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The Telegraph

France rebuffs UK’s drone offer to stop Channel migrants leaving beaches in first place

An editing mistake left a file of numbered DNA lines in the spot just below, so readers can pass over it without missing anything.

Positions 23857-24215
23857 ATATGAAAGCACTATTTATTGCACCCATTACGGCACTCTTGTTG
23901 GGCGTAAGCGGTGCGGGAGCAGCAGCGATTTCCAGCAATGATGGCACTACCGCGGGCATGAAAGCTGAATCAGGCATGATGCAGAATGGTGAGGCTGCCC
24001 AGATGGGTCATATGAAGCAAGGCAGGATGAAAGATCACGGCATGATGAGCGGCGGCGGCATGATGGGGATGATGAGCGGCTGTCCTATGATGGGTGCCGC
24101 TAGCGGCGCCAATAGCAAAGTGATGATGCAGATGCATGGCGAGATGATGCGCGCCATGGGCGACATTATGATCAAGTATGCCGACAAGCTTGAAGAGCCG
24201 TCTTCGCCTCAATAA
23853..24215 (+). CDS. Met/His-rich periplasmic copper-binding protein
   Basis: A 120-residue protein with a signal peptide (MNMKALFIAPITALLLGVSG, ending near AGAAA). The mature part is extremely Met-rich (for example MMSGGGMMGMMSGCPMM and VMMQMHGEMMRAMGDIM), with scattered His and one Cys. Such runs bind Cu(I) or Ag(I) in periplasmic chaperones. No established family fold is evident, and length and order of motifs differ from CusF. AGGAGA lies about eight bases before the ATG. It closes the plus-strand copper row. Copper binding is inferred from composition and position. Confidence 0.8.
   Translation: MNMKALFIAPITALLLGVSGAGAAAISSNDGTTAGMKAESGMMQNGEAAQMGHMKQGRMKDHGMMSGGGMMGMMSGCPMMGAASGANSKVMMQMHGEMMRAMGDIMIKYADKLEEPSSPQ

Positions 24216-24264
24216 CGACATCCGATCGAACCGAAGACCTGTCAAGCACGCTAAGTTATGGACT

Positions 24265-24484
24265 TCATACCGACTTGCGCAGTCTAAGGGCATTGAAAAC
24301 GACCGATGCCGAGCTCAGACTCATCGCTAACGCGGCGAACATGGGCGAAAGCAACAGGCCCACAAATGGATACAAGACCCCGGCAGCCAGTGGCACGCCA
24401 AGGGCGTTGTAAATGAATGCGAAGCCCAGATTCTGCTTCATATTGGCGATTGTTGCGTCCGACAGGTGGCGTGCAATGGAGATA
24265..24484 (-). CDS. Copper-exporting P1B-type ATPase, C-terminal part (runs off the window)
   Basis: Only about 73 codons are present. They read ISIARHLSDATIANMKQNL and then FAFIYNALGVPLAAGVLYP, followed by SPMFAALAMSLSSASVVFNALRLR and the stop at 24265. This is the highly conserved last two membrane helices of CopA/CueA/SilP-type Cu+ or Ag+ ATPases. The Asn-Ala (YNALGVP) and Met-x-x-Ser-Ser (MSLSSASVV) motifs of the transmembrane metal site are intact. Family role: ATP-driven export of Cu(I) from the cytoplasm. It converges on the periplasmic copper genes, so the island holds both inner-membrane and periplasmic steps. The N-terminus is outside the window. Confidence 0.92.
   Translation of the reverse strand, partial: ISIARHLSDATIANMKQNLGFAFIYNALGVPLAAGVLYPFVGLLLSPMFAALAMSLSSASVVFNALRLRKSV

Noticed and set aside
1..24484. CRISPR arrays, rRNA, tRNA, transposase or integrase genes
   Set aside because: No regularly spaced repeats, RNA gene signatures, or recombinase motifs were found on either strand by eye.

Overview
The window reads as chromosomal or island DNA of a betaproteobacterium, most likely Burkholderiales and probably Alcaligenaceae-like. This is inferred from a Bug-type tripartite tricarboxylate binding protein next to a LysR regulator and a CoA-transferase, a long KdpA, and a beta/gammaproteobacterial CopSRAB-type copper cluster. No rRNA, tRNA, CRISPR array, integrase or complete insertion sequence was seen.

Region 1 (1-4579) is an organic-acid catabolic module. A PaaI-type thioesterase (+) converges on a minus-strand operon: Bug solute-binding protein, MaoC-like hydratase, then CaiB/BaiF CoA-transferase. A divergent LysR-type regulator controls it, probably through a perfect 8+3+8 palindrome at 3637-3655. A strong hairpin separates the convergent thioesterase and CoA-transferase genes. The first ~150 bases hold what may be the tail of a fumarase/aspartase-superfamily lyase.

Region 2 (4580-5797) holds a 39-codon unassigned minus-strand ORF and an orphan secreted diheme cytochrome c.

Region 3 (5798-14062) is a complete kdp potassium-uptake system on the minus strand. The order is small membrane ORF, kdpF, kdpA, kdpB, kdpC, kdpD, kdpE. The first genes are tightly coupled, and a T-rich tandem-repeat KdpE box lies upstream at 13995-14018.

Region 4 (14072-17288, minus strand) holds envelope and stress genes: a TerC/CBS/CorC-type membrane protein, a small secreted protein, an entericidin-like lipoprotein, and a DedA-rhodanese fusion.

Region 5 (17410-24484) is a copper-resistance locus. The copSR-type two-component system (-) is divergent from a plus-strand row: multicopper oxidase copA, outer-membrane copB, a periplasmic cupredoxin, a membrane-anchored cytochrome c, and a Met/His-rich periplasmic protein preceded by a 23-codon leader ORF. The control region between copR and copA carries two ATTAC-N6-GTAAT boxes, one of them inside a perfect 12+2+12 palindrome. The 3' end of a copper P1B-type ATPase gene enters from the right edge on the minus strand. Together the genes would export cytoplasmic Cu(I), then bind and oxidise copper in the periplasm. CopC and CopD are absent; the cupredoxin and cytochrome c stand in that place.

France is rebuffing Britain’s offer of a hi-tech surveillance drone to help stop Channel migrants leaving its beaches despite the craft’s success in smashing a people smuggling gang. Dan O’Mahoney, the Home Office’s new migrants commander, met with French ambassador Catherine Colonna yesterday to urge her Government to step up its surveillance effort by using the UK’s Tekever AR5 drone which can stay in the air for 20 hours. The Home Office believes preventing the migrants leaving the coast is critical and follows British criticism of France’s refusal to turn back migrants at sea and instead shepherd them into British waters. Yesterday (Tues) saw at least 300 more migrants in 27 boats cross the Channel, the second biggest one-day total on record. The current record for small boat arrivals is 416, set on September 2. “We can see these boats coming across every day. Maybe they should get into a position of accepting extra help. Although they have not refused, they have still not accepted,” said a source. The Tekever AR5 fixed wing drone can cruise at 60 mph at heights of hundreds of metres with cameras and radar, and is understood to have played a key role in helping track and arrest a Channel migrant trafficking gang. It has been deployed by the coastguard alongside the Ministry of Defence’s Watchkeeper drone, which can reach 16,000 feet with a range of 100 miles and was used by the Army in Afghanistan. During yesterday’s meeting Mr O’Mahoney and Ms Colonna discussed French and UK co-operation including a further operational plan which is nearing agreement. Mr O’Mahoney reiterated the urgency to deploy new, sophisticated technology, surveillance and aerial support to stop the boats leaving French shores in the first place. Yesterday the Home Office deported six Channel migrants on a flight to Germany and six foreign offenders to Lithuania after two previous attempts to return failed Channel asylum seekers were thwarted by human rights lawyers. More than 6,400 people have crossed the Channel in this way in 2020, more than three times as many as last year.

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